© Symphony Services International
Queensland Symphony Orchestra
As an arts leader and great Australian orchestra, Queensland Symphony Orchestra (QSO) is renowned for its high quality, breathtaking performances of both classical and modern compositions that engage audiences of diverse musical tastes, interests and ages.
The largest performing arts company in Queensland and the state’s only professional symphony orchestra, Queensland Symphony Orchestra plays a vital role in Queensland’s cultural community, educating; mentoring aspiring performers; touring regional centres; broadcasting and performing with state, national and international ballet and opera companies.
Each year, Queensland Symphony Orchestra attracts the world’s best conductors and soloists as part of its acclaimed concert season, in addition to presenting unique blockbuster events. The Orchestra is passionate about commissioning innovative new programs and Australian works and continues to invest in collaborations, recordings and digital initiatives. In 2016, Queensland Symphony Orchestra engaged with more than 1.2 million people and performed 188 concerts. In 2017, the Orchestra welcomed Alondra de la Parra as Music Director.
QSO’s Music Director is proudly supported by Tim Fairfax AC.
Conductor Daniel Kossov
Former international violinist and concertmaster Daniel Kossov has quickly gained a reputation as an exciting young conductor performing in Australia, New Zealand, Israel and France. Hailed by the Australian press as a ‘master of musical understanding and understatement’ and possessing ‘unfailing taste and refinement’, Daniel Kossov’s artistic language is best described as refreshingly unaffected, sophisticated yet profoundly approachable; drawing the audience’s attention to the clarity of the performance.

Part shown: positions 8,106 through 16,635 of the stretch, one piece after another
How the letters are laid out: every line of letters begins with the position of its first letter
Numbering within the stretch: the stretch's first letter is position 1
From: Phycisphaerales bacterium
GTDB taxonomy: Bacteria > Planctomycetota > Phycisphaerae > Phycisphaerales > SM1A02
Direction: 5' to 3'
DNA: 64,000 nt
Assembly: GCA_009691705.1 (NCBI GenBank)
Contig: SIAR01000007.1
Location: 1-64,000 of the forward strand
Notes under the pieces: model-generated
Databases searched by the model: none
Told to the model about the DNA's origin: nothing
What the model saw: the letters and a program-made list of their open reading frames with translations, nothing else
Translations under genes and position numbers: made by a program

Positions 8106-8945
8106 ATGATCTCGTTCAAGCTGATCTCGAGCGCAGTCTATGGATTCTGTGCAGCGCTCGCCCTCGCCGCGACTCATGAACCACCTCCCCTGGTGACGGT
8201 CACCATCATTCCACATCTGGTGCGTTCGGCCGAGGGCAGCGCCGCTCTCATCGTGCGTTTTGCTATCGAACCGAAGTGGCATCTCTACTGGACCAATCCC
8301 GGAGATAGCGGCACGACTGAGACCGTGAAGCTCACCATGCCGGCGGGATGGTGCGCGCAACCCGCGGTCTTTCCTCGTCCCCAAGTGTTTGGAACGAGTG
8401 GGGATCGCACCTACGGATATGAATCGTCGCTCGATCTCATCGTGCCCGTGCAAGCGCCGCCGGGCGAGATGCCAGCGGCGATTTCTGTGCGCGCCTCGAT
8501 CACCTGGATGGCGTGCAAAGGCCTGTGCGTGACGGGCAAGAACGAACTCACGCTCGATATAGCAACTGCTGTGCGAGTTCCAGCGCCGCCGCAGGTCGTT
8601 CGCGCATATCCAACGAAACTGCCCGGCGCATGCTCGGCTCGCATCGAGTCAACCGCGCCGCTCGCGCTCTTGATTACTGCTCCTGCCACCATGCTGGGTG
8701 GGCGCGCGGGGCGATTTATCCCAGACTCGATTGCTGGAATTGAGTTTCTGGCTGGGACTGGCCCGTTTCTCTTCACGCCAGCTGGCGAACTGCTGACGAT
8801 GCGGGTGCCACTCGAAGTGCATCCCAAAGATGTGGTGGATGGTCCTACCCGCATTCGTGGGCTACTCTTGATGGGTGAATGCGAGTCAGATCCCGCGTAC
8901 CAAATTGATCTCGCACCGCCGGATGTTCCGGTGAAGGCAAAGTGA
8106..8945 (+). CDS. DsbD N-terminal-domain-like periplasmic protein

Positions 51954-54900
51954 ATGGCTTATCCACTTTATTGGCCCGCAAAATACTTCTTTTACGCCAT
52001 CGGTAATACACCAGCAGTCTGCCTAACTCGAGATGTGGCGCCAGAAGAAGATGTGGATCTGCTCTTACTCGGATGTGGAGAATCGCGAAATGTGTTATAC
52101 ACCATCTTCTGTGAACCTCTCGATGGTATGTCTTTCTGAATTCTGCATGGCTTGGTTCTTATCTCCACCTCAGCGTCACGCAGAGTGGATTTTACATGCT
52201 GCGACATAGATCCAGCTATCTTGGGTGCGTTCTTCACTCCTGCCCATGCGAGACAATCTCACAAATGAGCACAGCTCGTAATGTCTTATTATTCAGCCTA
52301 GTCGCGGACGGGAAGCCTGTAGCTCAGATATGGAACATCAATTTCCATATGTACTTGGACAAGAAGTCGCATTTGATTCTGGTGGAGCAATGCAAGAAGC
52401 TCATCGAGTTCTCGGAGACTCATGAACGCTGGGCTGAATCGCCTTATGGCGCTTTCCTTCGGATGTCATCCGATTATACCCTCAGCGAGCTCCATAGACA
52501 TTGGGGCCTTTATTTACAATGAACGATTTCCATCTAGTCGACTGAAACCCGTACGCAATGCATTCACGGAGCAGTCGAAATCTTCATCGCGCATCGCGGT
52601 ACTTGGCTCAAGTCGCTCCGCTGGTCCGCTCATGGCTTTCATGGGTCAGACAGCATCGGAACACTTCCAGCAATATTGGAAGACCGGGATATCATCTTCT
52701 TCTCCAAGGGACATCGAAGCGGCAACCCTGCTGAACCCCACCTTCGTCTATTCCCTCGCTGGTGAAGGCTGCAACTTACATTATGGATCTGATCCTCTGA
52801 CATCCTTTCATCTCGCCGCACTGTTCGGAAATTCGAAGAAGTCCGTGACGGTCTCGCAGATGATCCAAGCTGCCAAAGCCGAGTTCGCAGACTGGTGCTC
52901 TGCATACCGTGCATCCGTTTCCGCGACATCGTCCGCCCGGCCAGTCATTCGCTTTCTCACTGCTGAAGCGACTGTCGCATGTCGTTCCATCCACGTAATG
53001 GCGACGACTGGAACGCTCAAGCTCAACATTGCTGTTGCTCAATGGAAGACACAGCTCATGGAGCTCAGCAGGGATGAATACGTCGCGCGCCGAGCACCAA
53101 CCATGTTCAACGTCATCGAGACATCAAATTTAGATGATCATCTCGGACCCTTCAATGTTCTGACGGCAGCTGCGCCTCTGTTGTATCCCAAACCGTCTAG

A graduate of the prestigious Curtis Institute in Philadelphia, Daniel Kossov is a recipient of the Aspen Music Festival Conducting Fellowship. Daniel Kossov has been mentored by leading conductors David Zinman, Jorma Panula and the late Kurt Masur.
As a violinist, Daniel Kossov became Australia’s youngest ever concertmaster age 23 with West Australian Symphony Orchestra in Perth and two years later was awarded the Centenary Medal for Advancements in the Arts in recognition of his artistic contributions to the community. He has since served as orchestra leader with Melbourne and Jerusalem Symphony Orchestras and has appeared with London and Israel Philharmonic Orchestras.